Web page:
A(L(G)) = B(G)TB(G) − 2Iq

where A(L(G)) is the adjacency matrix of the line graph of G, B(G) is the incidence matrix, and Iq is the identity matrix of dimension q. In linear algebra, the identity matrix of size n is the n-by-n square matrix with ones on the main diagonal and zeros elsewhere. ...


The Kirchhoff matrix is obtained from the oriented incidence matrix M(G) by the formula

M(G)M(G)T.

The integral cycle space of a graph is equal to the null space of its oriented incidence matrix, viewed as a matrix over the integers or real or complex numbers. The binary cycle space is the null space of its oriented or unoriented incidence matrix, viewed as a matrix over the two-element field. In graph theory, certain vector spaces over the two-element field Z2 are associated with an undirected graph; this allows to use the tools of linear algebra to study graphs. ... The null space (also nullspace) of a matrix A is the set of all vectors v which solve the equation Av = 0. ... The integers consist of the positive natural numbers (1, 2, 3, …) the negative natural numbers (−1, −2, −3, ...) and the number zero. ... Please refer to Real vs. ... The complex numbers are an extension of the real numbers, in which all non-constant polynomials have roots. ... Look up field in Wiktionary, the free dictionary A green field or paddock Field may refer to: A field is an open land area, used for growing agricultural crops. ...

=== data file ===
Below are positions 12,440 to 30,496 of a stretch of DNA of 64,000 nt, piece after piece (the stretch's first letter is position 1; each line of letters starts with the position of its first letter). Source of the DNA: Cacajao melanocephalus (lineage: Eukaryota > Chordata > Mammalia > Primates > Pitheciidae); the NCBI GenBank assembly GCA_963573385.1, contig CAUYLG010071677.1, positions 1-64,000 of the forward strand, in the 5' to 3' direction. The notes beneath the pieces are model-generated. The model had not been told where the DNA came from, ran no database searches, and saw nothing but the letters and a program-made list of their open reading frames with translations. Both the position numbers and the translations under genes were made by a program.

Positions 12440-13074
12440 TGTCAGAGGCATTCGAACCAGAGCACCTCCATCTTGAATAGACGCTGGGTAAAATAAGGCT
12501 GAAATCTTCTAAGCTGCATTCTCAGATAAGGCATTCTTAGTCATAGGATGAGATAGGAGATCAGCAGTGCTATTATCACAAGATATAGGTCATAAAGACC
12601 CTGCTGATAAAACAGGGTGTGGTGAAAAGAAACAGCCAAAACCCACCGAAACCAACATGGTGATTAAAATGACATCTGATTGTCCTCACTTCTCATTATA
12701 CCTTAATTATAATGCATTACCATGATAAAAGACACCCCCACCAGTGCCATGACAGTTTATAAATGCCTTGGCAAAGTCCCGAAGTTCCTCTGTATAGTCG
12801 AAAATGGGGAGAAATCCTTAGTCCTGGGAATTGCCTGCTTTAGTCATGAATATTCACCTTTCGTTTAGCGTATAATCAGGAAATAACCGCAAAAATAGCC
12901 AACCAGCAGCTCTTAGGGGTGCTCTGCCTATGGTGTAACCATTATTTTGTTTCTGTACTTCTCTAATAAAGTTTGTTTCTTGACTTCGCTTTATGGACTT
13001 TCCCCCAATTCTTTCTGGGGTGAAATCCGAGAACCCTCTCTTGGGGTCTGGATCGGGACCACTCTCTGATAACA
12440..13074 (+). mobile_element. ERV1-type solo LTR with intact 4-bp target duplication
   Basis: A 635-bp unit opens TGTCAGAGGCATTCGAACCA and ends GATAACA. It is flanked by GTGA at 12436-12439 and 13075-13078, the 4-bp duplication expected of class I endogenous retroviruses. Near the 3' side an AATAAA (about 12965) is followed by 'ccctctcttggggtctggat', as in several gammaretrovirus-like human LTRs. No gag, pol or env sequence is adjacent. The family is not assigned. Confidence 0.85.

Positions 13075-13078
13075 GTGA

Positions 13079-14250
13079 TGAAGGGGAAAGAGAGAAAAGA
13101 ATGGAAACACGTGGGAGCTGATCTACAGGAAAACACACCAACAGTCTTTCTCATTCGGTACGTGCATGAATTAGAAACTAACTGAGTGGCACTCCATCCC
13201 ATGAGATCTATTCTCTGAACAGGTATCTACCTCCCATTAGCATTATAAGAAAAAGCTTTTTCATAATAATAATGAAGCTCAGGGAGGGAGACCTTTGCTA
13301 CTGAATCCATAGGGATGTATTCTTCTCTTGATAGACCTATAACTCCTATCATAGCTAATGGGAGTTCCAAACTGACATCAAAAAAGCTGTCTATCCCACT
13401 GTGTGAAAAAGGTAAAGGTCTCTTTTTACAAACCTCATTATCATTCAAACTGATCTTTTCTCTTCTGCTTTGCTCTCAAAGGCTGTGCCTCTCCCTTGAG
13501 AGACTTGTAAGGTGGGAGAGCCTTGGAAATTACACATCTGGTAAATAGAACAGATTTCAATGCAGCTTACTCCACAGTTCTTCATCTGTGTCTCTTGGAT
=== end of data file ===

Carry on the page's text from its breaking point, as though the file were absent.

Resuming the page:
Signed and bidirected graphs

The incidence matrix of a signed graph is a generalization of the oriented incidence matrix. It is the incidence matrix of any bidirected graph that orients the given signed graph. The column of a positive edge has a +1 in the row corresponding to one endpoint and a -1 in the row corresponding to the other endpoint, just like an edge in an ordinary (unsigned) graph. The column of a negative edge has either a +1 or a -1 in both rows. The line graph and Kirchhoff matrix properties generalize to signed graphs.